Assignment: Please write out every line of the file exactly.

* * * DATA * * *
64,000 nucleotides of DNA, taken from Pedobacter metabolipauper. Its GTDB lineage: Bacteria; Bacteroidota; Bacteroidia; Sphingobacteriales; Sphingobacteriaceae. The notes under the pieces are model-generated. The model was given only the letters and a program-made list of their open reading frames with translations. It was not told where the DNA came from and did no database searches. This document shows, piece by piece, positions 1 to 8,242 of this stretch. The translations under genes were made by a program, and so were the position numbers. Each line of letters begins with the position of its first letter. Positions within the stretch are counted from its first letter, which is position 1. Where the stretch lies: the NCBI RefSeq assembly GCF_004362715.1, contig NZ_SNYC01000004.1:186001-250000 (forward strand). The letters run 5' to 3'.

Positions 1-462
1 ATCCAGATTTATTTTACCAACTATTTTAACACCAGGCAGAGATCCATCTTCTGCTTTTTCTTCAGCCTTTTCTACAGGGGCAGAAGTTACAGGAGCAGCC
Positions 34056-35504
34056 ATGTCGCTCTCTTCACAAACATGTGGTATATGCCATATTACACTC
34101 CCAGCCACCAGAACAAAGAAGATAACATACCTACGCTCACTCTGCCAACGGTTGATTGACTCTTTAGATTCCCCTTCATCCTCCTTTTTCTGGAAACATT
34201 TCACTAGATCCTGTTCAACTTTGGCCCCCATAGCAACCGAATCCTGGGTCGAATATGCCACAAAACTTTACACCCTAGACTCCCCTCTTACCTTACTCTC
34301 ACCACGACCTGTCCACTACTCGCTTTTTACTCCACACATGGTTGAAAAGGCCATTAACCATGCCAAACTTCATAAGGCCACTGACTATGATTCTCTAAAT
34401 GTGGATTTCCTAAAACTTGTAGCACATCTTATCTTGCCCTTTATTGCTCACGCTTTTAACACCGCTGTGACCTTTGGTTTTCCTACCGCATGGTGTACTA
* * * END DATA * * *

64,000 nucleotides of DNA, taken from Pedobacter metabolipauper. Its GTDB lineage: Bacteria; Bacteroidota; Bacteroidia; Sphingobacteriales; Sphingobacteriaceae. The notes under the pieces are model-generated. The model was given only the letters and a program-made list of their open reading frames with translations. It was not told where the DNA came from and did no database searches. This document shows, piece by piece, positions 1 to 8,242 of this stretch. The translations under genes were made by a program, and so were the position numbers. Each line of letters begins with the position of its first letter. Positions within the stretch are counted from its first letter, which is position 1. Where the stretch lies: the NCBI RefSeq assembly GCF_004362715.1, contig NZ_SNYC01000004.1:186001-250000 (forward strand). The letters run 5' to 3'.

Positions 1-462
1 ATCCAGATTTATTTTACCAACTATTTTAACACCAGGCAGAGATCCATCTTCTGCTTTTTCTTCAGCCTTTTCTACAGGGGCAGAAGTTACAGGAGCAGCC
Positions 34056-35504
34056 ATGTCGCTCTCTTCACAAACATGTGGTATATGCCATATTACACTC
34101 CCAGCCACCAGAACAAAGAAGATAACATACCTACGCTCACTCTGCCAACGGTTGATTGACTCTTTAGATTCCCCTTCATCCTCCTTTTTCTGGAAACATT
34201 TCACTAGATCCTGTTCAACTTTGGCCCCCATAGCAACCGAATCCTGGGTCGAATATGCCACAAAACTTTACACCCTAGACTCCCCTCTTACCTTACTCTC
34301 ACCACGACCTGTCCACTACTCGCTTTTTACTCCACACATGGTTGAAAAGGCCATTAACCATGCCAAACTTCATAAGGCCACTGACTATGATTCTCTAAAT
34401 GTGGATTTCCTAAAACTTGTAGCACATCTTATCTTGCCCTTTATTGCTCACGCTTTTAACACCGCTGTGACCTTTGGTTTTCCTACCGCATGGTGTACTA